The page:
#HAWMC- Day 1 What Drives You?

hawmc_background_coverToday marks the beginning of WEGO’s Health Activist Writers Month Challenge.  I will attempt to follow each prompt every day to bring awareness to chronic illnesses.  Be sure to check out WEGO’s Facebook Page for more blog posts during this month.  Don’t forget you can always follow my posts on my Facebook Page too!

Today’s #HAWMC prompt is:  First, let’s get to know each other! What drives you to write about your health? What do you want other Health Activists to know about your condition and your activism? Reflect on this for 15-20 minutes without stopping…GO!

What drives me to write about my health?  Since the prompt says to write for 15 – 20 minutes I’m going to write stream of conscious, if I repeat myself or have grammatical errors please forgive me.

I started writing about my health for the same reason I still write about it, to help others who feel alone when faced with the same conditions I have been faced with.  I’ve found support through my blog and I hope I give the same.

I try to bring awareness about Meniere’s Disease, Chronic Migraine, and Bipolar Disorder and let other’s who have these diseases know they are not alone.

I also have other illnesses that I mention along the way.  Like Degenerative Disc, Hypothyroidism and others.  I’ve also recovered from Avascular Necrosis in my hip and like to give others with this condition hope.

What drives me is my illnesses and my love for others.  My compassion for others and myself.  I write because it helps me and in turn I hope it helps others.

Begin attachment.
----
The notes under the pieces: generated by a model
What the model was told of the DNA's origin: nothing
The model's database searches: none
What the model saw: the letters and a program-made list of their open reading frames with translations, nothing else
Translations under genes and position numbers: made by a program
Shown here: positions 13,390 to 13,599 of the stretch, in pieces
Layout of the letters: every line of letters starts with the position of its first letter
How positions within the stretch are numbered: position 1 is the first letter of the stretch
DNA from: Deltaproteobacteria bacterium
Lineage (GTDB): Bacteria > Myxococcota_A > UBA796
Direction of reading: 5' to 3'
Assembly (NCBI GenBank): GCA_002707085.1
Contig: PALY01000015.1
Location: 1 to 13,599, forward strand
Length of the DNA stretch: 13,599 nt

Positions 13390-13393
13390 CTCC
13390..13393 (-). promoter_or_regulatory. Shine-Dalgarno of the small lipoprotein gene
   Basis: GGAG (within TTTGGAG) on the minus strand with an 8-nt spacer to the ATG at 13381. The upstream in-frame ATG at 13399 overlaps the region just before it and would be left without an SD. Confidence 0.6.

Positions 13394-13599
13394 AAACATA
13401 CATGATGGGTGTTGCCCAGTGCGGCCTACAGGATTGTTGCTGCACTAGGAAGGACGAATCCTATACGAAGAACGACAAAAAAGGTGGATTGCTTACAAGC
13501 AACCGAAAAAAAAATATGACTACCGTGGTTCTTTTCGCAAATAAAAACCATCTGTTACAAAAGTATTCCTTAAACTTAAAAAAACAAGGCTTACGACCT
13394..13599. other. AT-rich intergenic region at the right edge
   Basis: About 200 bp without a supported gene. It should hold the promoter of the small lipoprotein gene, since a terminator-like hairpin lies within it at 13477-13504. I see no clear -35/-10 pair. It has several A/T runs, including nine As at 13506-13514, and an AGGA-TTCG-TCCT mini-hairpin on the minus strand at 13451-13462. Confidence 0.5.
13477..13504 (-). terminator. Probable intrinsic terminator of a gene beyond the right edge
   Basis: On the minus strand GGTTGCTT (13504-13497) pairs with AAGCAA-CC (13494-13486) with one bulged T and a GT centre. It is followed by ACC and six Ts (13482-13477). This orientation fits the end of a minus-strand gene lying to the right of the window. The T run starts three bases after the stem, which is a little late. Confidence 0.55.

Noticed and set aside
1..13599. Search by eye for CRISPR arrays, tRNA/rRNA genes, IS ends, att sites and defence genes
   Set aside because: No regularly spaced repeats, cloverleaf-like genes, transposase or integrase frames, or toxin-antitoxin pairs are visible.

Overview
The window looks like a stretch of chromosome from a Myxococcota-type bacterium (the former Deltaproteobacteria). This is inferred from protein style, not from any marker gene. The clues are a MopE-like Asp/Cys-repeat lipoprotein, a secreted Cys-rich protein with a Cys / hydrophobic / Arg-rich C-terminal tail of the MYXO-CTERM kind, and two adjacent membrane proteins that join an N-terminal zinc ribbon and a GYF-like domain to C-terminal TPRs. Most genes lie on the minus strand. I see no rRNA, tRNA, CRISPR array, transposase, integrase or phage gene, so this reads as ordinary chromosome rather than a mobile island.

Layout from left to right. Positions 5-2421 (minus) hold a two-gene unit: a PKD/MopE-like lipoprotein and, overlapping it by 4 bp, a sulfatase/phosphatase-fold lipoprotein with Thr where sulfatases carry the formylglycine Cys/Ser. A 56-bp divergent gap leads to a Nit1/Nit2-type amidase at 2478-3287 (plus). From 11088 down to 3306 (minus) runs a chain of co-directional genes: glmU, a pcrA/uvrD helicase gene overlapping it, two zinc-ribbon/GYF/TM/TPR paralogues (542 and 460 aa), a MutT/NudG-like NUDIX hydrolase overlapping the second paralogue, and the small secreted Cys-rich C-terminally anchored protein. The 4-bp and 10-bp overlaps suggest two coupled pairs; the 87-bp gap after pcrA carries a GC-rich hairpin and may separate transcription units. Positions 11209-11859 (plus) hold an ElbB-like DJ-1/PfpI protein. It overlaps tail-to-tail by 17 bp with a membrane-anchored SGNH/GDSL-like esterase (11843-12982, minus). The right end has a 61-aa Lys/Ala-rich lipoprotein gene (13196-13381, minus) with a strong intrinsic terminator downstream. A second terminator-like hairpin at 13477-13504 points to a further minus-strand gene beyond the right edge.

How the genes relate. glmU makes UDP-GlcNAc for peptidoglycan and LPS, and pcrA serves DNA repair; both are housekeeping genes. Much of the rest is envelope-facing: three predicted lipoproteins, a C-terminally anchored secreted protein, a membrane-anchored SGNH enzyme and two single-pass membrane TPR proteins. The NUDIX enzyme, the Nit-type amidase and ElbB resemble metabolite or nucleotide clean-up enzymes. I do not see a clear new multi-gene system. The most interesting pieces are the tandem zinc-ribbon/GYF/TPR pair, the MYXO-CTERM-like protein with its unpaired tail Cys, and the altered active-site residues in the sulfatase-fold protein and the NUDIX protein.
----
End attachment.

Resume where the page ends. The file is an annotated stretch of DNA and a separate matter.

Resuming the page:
What do I want others to know about my conditions and activism?

Well there’s an awful lot to know about my conditions, as there is more than one condition to cover.  I’ll pick just talk and see what comes out.

Meniere’s Disease – Meniere’s is diagnosed by the symptoms, there is not definitive test for it.  The symptoms are: Random attacks of Vertigo, Fluctuating hearing loss, the feeling of fullness in your ears, and tinnitus.  If you have all of these symptoms and they have ruled out other illnesses then by process of elimination they diagnose you with Meniere’s Disease.  The progression of the disease can be different for different people.  It is normally only in one ear, it can attack both ears. I have it in both ears.   It used to be thought that the disease would “burn” itself out.  As the patient lost more hearing the vertigo got better, until there was a leveling out period where the patient no longer has vertigo.  As can be seen with me that is not necessarily the case.  I am deaf now and still have vertigo often.  There is not sign of a “burn out” for me.   I do want everyone to know that this disease does not progress the same for everyone.  just because I lost my hearing does not mean other people will, I still have vertigo, but that doesn’t mean other people will.  I’m in a very small minority.